Ahh, New York.
If you’ve ever been there once, and return some time later, New York city wraps you up and carries you with familiarity, and a little adventure as well.
Last visit, we were domiciled in Times Square. A good idea at the time, but never again.
This time, it was uptown, West 116th Street, kissing the edge of Harlem, up the road from Columbus Circle, off the top left edge of Central Park.
New York city, for its Leviathan status, is easy to to get around; uptown? downtown? midtown? and so on.
We were uptown this time.
And it felt good to be hanging out with the real deal. Police surveillance happening from parked cars outside our address, the episodic wail of emergency services, and life ticking along in the midst of it all; kids going to and from school, the homeless guy perpetually asleep on a stool outside the entrance to the subway, a Starbucks paper cup in his hand, that never dropped to the ground.
Peace and tranquility in Central Park, as it was originally meant to be, a sanctuary from the working man’s grind, still now a haven from the wail and noise of midtown Manhattan.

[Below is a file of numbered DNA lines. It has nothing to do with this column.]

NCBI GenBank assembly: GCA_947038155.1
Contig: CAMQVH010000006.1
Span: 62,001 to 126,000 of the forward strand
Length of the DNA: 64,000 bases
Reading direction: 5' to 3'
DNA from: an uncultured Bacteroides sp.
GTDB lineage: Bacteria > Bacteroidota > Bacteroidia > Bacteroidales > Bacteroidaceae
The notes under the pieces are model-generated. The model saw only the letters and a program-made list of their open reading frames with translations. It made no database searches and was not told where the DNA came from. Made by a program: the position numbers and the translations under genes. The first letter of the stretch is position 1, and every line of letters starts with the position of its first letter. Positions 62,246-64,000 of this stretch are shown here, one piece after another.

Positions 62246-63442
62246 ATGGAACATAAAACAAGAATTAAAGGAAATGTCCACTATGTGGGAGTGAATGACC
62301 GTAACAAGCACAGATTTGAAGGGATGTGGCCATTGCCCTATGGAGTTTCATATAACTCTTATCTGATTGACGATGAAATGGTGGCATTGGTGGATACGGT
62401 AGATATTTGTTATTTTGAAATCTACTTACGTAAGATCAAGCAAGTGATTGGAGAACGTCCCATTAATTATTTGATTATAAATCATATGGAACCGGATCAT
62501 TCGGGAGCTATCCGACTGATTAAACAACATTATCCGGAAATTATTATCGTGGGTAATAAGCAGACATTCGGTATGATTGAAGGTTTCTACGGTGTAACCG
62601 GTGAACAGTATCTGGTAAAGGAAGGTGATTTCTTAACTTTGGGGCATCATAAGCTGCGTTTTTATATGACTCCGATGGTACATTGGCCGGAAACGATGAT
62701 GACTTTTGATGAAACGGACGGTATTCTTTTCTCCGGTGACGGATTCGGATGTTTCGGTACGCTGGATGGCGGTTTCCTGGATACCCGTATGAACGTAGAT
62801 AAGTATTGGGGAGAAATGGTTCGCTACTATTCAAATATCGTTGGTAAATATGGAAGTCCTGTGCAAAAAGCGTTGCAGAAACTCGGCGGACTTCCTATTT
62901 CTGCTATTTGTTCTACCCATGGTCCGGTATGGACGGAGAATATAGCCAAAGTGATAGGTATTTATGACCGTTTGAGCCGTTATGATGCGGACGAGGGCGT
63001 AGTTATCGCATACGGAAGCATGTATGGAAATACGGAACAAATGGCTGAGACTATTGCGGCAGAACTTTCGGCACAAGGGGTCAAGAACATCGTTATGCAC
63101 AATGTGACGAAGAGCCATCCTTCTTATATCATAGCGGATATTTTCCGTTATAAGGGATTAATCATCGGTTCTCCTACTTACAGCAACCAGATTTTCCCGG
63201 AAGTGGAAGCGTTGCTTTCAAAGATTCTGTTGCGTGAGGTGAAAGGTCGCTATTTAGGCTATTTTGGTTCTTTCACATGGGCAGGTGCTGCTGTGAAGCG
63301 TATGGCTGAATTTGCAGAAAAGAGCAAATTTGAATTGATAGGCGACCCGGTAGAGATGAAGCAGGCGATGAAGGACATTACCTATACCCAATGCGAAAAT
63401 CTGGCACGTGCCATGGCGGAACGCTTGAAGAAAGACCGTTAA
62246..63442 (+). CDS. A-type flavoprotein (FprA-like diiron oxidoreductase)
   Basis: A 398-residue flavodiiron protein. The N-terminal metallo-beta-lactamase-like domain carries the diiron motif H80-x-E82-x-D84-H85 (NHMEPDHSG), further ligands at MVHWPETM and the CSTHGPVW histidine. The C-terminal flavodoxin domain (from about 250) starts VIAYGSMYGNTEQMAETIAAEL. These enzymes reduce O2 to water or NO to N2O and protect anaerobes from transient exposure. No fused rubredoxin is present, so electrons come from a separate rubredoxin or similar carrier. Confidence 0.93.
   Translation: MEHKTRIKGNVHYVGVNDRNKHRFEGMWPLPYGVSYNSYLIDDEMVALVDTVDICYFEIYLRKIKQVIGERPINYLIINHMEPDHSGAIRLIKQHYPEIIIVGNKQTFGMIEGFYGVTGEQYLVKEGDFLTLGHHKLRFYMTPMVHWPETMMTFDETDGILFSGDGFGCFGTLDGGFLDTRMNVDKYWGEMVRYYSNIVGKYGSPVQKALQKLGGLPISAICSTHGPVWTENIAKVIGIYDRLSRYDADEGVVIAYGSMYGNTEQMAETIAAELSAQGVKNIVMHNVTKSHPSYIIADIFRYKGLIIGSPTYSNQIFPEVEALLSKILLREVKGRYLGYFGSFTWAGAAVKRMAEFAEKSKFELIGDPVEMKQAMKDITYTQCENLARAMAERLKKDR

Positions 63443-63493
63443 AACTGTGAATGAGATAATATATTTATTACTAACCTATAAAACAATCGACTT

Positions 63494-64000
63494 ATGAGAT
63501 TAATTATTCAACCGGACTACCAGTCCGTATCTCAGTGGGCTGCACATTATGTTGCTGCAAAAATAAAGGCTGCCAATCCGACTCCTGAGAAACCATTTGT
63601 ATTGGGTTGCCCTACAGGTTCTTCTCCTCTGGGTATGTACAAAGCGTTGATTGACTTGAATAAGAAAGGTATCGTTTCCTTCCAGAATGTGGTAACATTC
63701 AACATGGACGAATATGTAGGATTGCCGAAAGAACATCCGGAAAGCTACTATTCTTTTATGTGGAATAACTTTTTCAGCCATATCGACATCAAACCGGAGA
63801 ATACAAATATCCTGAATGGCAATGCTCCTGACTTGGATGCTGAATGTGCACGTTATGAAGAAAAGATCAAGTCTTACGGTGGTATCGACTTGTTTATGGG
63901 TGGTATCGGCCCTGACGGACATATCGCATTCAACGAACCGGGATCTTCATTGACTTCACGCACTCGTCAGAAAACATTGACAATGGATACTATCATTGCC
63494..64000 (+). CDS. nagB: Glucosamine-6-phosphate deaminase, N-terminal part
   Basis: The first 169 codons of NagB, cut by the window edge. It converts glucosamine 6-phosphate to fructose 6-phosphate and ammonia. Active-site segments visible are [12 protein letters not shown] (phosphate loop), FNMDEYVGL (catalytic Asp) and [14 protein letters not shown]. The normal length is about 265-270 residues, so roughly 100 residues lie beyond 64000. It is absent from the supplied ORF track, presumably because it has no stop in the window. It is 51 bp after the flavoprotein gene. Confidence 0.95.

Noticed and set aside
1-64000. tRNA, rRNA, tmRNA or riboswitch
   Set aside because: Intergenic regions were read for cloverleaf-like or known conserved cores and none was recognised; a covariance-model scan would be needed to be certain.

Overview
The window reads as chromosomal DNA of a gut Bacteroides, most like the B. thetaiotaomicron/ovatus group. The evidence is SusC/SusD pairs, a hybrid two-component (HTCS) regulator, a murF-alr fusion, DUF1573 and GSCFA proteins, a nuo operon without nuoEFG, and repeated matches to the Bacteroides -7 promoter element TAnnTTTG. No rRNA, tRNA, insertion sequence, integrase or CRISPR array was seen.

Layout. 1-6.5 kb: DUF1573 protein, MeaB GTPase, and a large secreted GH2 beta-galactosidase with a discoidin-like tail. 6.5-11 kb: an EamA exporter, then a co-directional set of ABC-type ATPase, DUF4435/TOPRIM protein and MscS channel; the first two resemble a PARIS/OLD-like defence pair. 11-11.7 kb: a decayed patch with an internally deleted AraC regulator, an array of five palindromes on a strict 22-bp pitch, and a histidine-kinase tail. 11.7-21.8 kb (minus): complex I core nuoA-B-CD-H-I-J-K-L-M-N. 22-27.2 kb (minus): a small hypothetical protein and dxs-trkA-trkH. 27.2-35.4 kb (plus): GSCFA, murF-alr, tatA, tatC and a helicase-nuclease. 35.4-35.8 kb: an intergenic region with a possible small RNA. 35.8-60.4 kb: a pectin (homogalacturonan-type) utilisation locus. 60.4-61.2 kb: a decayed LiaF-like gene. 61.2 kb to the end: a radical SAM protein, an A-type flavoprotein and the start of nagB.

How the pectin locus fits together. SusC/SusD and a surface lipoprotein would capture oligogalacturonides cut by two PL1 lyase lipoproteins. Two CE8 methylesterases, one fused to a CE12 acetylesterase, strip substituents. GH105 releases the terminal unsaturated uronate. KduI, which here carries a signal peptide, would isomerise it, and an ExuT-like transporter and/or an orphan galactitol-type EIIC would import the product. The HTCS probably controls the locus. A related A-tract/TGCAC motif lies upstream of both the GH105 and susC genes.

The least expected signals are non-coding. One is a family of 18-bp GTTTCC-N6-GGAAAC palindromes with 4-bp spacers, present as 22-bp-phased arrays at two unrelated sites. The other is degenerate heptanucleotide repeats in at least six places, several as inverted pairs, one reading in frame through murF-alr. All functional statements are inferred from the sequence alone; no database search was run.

If you really want the hurly burly, go downtown a half dozen stops, via the hub of Columbus Circle, to Times Square, and get a dose of neon and noise.
Take a hike down to The Battery, and go quietly to the 911 Memorial. Reflect on loss, and the capacity within tragedy for the ordinary person to feel connected by random acts of fear.
Tuck in your elbows, and walk the Brooklyn Bridge, now a tourist mecca, but still a commuting thoroughfare, iconic in its lace-like marvel of engineering.
Take a deep breath, and be welcomed at Tiffany’s. Buy a little something, and be looked after by a gracious member of the sales team, curious and excited for our travel itinerary, who, when finding out she was serving visitors from Australia, quietly whispered her discontent with the commercial neighbour next door: ‘You know, the police are there all the time, and he’s visited only a few times since the election.’
Food? Go where the people go, whether it’s Katz’s Deli (been operating since the 1880s)….
Or Casa Nonna, in the entertainment district, just a block or two across from Broadway, after you’ve had the most wonderful night out, singing along to Donna Murphy doing Hullo Dolly.
And of course, you might climb Lady Liberty, coming out in the region of her pineal gland, reflecting on the purpose and symbolism of such an icon.
It was freedom and liberty that defined New York city at the start of the century. It’s timely to reflect on such principles, especially now.